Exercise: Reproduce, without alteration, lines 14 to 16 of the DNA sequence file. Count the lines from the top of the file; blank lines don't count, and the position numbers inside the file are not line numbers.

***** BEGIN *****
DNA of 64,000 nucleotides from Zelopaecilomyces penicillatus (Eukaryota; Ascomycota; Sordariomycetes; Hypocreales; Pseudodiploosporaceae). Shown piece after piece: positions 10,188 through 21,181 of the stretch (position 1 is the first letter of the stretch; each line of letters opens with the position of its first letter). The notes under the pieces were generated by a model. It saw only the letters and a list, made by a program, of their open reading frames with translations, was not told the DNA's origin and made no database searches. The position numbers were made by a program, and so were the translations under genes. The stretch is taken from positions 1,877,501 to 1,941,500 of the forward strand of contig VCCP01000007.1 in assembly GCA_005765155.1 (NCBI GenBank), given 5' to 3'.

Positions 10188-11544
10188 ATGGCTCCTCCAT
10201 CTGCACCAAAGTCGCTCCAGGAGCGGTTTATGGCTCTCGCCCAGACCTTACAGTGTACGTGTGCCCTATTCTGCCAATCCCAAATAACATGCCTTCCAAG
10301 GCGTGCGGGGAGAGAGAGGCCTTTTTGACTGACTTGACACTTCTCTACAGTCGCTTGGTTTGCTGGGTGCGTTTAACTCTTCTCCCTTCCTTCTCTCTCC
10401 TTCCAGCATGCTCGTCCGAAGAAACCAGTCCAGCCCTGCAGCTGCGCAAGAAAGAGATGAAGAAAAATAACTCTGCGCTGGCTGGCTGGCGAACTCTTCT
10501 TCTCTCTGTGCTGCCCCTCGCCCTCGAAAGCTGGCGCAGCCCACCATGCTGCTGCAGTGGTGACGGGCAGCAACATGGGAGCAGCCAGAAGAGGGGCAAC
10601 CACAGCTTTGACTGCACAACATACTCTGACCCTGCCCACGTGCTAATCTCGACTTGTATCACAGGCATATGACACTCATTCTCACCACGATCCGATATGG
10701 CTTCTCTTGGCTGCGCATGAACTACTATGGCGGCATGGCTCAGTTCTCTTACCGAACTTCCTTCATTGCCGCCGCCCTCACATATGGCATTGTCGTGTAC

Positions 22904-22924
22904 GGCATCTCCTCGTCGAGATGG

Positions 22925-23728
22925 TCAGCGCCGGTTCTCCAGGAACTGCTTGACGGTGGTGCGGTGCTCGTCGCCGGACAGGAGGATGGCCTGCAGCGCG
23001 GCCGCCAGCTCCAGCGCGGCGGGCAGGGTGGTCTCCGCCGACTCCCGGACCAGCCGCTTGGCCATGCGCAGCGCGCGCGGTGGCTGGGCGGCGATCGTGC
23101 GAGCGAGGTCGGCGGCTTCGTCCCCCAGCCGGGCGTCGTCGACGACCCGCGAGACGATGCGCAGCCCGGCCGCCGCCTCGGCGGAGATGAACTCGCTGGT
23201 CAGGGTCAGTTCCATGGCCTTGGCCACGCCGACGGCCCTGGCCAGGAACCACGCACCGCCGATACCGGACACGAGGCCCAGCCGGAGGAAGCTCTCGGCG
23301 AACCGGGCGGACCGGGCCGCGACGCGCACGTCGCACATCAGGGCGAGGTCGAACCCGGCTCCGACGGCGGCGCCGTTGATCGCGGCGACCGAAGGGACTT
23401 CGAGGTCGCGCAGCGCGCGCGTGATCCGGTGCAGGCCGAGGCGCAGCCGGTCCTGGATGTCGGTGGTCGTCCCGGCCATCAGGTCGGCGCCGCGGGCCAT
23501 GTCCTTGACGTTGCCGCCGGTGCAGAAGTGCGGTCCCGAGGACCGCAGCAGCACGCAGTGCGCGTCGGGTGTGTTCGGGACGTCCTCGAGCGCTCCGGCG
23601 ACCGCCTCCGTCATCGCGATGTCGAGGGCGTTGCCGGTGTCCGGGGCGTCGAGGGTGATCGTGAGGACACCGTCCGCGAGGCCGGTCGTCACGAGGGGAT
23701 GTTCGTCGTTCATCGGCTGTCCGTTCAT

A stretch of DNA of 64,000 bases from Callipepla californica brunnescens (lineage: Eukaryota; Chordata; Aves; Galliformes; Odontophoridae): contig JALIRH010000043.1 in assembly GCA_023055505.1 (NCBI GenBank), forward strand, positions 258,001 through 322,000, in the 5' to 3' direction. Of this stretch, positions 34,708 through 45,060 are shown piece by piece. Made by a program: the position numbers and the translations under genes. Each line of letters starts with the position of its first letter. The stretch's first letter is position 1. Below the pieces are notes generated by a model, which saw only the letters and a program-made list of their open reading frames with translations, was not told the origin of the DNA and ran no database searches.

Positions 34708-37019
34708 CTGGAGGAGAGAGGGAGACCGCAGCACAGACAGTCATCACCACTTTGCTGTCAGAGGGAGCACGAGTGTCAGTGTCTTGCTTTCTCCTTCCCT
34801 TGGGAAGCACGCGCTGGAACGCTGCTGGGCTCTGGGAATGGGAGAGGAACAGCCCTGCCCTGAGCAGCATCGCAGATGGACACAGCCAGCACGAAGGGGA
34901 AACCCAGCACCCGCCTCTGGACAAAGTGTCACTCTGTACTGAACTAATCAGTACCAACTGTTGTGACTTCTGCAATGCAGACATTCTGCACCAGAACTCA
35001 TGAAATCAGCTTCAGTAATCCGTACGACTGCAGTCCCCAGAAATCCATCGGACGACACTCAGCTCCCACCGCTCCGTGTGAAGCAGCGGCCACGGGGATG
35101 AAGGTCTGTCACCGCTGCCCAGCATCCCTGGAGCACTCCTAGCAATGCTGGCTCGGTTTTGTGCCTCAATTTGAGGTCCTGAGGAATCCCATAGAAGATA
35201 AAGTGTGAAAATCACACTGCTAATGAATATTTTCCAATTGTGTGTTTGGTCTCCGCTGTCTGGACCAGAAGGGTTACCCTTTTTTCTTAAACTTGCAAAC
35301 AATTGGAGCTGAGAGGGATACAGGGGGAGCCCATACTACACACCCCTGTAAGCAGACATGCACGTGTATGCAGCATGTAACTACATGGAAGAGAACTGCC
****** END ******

23001 GCCGCCAGCTCCAGCGCGGCGGGCAGGGTGGTCTCCGCCGACTCCCGGACCAGCCGCTTGGCCATGCGCAGCGCGCGCGGTGGCTGGGCGGCGATCGTGC
23101 GAGCGAGGTCGGCGGCTTCGTCCCCCAGCCGGGCGTCGTCGACGACCCGCGAGACGATGCGCAGCCCGGCCGCCGCCTCGGCGGAGATGAACTCGCTGGT
23201 CAGGGTCAGTTCCATGGCCTTGGCCACGCCGACGGCCCTGGCCAGGAACCACGCACCGCCGATACCGGACACGAGGCCCAGCCGGAGGAAGCTCTCGGCG